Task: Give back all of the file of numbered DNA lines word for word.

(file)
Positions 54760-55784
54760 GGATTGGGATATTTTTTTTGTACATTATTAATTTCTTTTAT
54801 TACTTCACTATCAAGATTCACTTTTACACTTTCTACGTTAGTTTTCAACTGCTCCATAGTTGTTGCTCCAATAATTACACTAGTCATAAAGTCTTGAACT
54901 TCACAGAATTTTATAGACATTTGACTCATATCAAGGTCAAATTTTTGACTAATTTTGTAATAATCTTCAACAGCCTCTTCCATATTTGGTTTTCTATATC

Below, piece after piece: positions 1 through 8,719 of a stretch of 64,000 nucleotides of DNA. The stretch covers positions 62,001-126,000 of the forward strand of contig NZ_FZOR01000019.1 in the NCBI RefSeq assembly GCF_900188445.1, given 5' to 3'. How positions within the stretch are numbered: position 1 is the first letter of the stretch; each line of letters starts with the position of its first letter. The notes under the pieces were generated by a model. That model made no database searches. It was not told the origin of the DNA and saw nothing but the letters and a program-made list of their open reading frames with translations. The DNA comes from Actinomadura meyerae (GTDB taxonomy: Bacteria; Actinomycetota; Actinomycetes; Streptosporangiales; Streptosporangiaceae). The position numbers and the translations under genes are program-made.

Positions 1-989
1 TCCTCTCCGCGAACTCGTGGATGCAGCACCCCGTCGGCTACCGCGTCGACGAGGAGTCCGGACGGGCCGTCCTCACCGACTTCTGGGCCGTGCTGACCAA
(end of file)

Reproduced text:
Positions 54760-55784
54760 GGATTGGGATATTTTTTTTGTACATTATTAATTTCTTTTAT
54801 TACTTCACTATCAAGATTCACTTTTACACTTTCTACGTTAGTTTTCAACTGCTCCATAGTTGTTGCTCCAATAATTACACTAGTCATAAAGTCTTGAACT
54901 TCACAGAATTTTATAGACATTTGACTCATATCAAGGTCAAATTTTTGACTAATTTTGTAATAATCTTCAACAGCCTCTTCCATATTTGGTTTTCTATATC

Below, piece after piece: positions 1 through 8,719 of a stretch of 64,000 nucleotides of DNA. The stretch covers positions 62,001-126,000 of the forward strand of contig NZ_FZOR01000019.1 in the NCBI RefSeq assembly GCF_900188445.1, given 5' to 3'. How positions within the stretch are numbered: position 1 is the first letter of the stretch; each line of letters starts with the position of its first letter. The notes under the pieces were generated by a model. That model made no database searches. It was not told the origin of the DNA and saw nothing but the letters and a program-made list of their open reading frames with translations. The DNA comes from Actinomadura meyerae (GTDB taxonomy: Bacteria; Actinomycetota; Actinomycetes; Streptosporangiales; Streptosporangiaceae). The position numbers and the translations under genes are program-made.

Positions 1-989
1 TCCTCTCCGCGAACTCGTGGATGCAGCACCCCGTCGGCTACCGCGTCGACGAGGAGTCCGGACGGGCCGTCCTCACCGACTTCTGGGCCGTGCTGACCAA